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    Supporting Member Randall's Avatar
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    I had a boutique hand made Tone King in recently. It had 4 6V6s with two sharing a 10 watt cathode resistor, and two sharing another. This amp was meticulous, every lead and wire bent perfectly in the direction the builder wanted it to go. Point being, both 22uF/25v cathode caps were installed right alongside it's 10 watt resistor, when they could have been separated some. Seems the designer wasn't worried about enough heat from those big 10 watters baking those little caps.

    I did bend them away a little, though.

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    It's weird, because it WAS working fine.....

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    Bent Member Chuck H's Avatar
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    Quote Originally Posted by Randall View Post
    I had a boutique hand made Tone King in recently. It had 4 6V6s with two sharing a 10 watt cathode resistor, and two sharing another. This amp was meticulous, every lead and wire bent perfectly in the direction the builder wanted it to go. Point being, both 22uF/25v cathode caps were installed right alongside it's 10 watt resistor, when they could have been separated some. Seems the designer wasn't worried about enough heat from those big 10 watters baking those little caps.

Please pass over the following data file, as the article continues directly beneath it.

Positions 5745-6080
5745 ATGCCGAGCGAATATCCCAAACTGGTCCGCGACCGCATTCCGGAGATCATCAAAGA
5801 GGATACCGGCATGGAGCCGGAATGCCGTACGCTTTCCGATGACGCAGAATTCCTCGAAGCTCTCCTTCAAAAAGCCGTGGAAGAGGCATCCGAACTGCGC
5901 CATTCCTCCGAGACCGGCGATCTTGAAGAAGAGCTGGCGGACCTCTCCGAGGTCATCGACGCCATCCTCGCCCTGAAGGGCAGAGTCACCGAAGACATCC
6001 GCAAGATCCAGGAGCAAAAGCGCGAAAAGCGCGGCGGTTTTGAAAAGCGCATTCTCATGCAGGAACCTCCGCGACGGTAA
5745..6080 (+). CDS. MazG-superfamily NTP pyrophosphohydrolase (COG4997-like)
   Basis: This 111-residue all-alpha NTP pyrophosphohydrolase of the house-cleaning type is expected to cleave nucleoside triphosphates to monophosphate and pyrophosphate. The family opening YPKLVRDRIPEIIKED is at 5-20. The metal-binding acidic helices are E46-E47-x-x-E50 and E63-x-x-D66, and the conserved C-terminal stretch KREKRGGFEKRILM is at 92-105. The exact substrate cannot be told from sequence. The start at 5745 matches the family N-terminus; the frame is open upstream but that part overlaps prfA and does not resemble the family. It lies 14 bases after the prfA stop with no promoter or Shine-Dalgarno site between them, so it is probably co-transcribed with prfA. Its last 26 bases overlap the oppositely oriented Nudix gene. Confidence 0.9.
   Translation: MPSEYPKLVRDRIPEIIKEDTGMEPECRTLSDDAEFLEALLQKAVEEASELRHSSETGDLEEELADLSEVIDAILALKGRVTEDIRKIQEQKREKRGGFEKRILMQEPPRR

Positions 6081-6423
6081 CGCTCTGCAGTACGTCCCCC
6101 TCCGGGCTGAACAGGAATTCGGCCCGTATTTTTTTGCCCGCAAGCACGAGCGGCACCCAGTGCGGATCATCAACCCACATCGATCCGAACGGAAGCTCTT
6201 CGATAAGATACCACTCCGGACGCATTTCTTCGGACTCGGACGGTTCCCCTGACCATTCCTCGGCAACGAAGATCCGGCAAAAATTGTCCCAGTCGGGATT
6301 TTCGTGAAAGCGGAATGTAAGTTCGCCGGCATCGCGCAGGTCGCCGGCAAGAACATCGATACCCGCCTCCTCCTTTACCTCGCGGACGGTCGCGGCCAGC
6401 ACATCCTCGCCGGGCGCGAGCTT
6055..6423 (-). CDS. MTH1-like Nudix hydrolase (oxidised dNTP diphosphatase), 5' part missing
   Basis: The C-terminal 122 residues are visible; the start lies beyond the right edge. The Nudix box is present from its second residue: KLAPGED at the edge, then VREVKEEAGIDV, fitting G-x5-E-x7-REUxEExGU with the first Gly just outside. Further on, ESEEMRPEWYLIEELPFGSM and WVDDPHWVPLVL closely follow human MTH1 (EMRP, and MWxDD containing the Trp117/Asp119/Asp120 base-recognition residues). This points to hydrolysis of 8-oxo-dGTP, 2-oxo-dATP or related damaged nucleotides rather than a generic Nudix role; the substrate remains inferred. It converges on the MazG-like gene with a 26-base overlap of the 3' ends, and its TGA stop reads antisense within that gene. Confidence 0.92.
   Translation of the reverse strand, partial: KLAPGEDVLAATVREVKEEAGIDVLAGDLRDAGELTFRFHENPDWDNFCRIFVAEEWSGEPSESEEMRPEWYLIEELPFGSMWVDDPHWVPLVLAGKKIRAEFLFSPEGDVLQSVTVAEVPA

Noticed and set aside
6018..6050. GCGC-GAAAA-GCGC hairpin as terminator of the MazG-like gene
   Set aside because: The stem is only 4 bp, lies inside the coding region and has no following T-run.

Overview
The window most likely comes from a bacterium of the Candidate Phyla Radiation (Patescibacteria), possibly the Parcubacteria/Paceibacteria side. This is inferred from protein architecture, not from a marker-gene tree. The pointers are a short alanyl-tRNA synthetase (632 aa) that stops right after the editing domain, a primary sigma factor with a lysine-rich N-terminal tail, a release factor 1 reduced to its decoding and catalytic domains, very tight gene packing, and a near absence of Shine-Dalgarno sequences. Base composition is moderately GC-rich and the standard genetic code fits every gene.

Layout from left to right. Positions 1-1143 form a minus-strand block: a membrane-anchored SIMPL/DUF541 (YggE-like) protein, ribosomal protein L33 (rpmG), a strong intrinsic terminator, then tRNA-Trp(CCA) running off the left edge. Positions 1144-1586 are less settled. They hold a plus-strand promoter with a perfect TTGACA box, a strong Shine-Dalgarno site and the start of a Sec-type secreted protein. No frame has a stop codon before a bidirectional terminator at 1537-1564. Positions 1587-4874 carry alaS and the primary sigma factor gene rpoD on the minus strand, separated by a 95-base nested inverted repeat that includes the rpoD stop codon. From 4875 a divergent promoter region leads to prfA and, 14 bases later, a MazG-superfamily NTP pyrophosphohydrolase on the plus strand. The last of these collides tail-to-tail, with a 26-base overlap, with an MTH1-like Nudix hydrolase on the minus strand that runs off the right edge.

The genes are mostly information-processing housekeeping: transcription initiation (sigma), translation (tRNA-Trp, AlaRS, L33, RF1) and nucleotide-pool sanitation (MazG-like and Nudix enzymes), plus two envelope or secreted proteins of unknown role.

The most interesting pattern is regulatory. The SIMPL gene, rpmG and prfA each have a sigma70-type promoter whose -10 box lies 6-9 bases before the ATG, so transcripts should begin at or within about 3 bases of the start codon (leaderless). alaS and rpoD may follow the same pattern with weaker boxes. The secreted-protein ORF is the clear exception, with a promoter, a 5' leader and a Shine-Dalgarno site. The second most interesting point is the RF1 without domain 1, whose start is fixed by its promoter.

I did bend them away a little, though.
    Knowing how to make things look good and knowing what works best or longest are mutually exclusive.

    Witness the reverence for HiWatt wiring. HiWatt amps are known to have some degree of buzz and hum due to daisy chained grounds that were done to preserve a neat appearance. It's the same with the cathode cap next to the cathode resistor for power tubes. It's done all the time in the original amps, sure, but those caps DO fail. And often sooner than other electrolytics in the same amp. It surely could be due to the heat from the cathode resistor, which DOES get quite warm or even hot depending. The decision to place the cathode cap elsewhere is along the same lines of not putting photographs in a sunny window. Perhaps they would look good there, but it's only a matter of time before the poorly chose location causes damage.

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    I'm not a factory so I don't worry abkut saving pennies on a thousand units, but for the price of resistors, I use 10W for every power tube cathode resistor. Sometimes 20 or 30 if it has 6L6s or EL34s. I call it cheap insurance.

    Justin

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    Quote Originally Posted by E biddy View Post
    ...If you have approximately 20V dropped across a 250ohm resistor...
    That voltage may increase massively when a class AB amp gets heavily overdriven, eg 35V. The point being that things are a lot nicer if part specs accommodate worst case conditions, the engineer's job is to work out what conditions cause that worst case. Idle is just part of the picture, other aspects include power up, power down, max square wave, 1/2 power square wave, inductive load etc.